• Religion has to be a living part of people’s lives to be real, so it “mixes” with everything. If you believe in God and are engaging in this sort of hateful behavior, what do you think He feels? (That’s a general “you”, not you, Judy, of course.) I’ve already voted, as I work on Tuesday, and I’m as at peace with it as I can be.


  7. Norm 2.0 says:

    Bravo Janet 👏👏👏

  8. Well-said, Janet. Wednesday should be a very interesting day for all of us.

  9. Emilio Pasquale says:

    Thank you for proving you are one of the most sane (sanest?) people around here. There is a guy at work who loses no opportunity to espouse his political views daily. I never get sucked into his dialogue since I disagree with every stance he makes. Still, we are able to work together and even be pleasant to each other!

    • I think you either have to be able to discuss without getting angry or just not talk about it. I’m fine with people who disagree with me. I have friends with whom I disagree on almost all political issues, but we can talk about them. I think that on social media, the lack of face to face contact makes everything much nastier. At least I hope most of the comments I read wouldn’t be said in person. If so, we’re worse off than I think.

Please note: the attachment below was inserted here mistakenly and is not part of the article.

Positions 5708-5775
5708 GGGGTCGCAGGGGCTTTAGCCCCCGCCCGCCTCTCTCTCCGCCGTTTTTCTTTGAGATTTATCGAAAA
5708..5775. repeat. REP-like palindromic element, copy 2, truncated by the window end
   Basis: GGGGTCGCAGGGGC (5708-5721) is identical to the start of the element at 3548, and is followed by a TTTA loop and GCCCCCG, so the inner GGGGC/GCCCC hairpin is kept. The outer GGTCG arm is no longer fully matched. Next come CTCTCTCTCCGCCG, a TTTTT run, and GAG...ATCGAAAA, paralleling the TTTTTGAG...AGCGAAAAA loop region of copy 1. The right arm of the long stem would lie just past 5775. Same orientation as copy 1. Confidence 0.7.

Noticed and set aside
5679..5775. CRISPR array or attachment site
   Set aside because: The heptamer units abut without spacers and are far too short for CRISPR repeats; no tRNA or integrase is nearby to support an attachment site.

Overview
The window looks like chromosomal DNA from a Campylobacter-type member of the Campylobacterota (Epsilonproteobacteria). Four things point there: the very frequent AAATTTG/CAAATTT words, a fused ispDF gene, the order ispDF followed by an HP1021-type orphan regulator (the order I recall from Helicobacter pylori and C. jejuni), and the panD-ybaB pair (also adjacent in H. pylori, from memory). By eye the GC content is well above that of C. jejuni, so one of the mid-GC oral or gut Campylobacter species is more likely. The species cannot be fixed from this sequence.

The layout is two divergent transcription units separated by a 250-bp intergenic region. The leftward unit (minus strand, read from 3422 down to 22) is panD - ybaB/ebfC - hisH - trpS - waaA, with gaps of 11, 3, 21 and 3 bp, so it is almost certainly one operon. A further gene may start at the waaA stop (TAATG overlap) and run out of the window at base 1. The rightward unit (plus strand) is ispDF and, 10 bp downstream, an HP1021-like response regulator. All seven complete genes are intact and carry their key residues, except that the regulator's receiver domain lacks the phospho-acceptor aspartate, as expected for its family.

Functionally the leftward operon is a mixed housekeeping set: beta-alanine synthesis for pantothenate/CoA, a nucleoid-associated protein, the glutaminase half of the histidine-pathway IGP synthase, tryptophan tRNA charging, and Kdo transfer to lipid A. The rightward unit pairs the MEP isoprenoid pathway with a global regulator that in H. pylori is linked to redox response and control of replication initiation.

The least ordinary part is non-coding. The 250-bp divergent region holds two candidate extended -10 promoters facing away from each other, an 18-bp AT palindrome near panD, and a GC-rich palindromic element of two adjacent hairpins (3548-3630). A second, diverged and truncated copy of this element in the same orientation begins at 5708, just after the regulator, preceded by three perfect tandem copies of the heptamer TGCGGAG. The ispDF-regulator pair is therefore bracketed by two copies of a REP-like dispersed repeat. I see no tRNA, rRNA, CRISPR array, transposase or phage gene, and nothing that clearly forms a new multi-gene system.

• Emilio Pasquale says:

        My feeling is that we ARE worse off than I think. But I’m willing to be proven wrong!

  10. Oh, I’ve been ready for this thing to be over for a year now. It’s just too much… Truly stranger than fiction. You’ve summed it up so much more eloquently than I can at this point.

  11. bythebriny says:

    I don’t even live in the U.S. but I am so ready for this election to be over!

  12. Well said, Janet. Ten days in Scotland was a relief, but even over there, they are worried about the election results and it’s in many of their front page headlines. I am so ready to be done.

    • Scotland and the rest of the UK (or not so United K) had their problems with Britexit! Even if other countries don’t like it, what happens in America has long-reaching effects. I think the lack of civility all around is what bothers me the most. Without that, there’s little possibility for discussion or compromise.

  13. Jan Morrill says:

    Wise words, and I agree, Janet. Unfortunately, I think lots of people are living in LaLa Land, and don’t think about the fact they’ve offended friends and loved ones with their words. Yes, I, too, am ready for this election to be over, though I’m afraid that won’t be an end to the ugliness.

    • I think the ugliness is something that’s been growing quietly (or not so quietly) since the advent of social media and the ability to be nasty without having to be face-to-face or to deal with consequences. It’s a very bad situation. Whoever said “Sticks and stones may break my bones, but words can never harm me” wasn’t at all right, even though I understand the idea.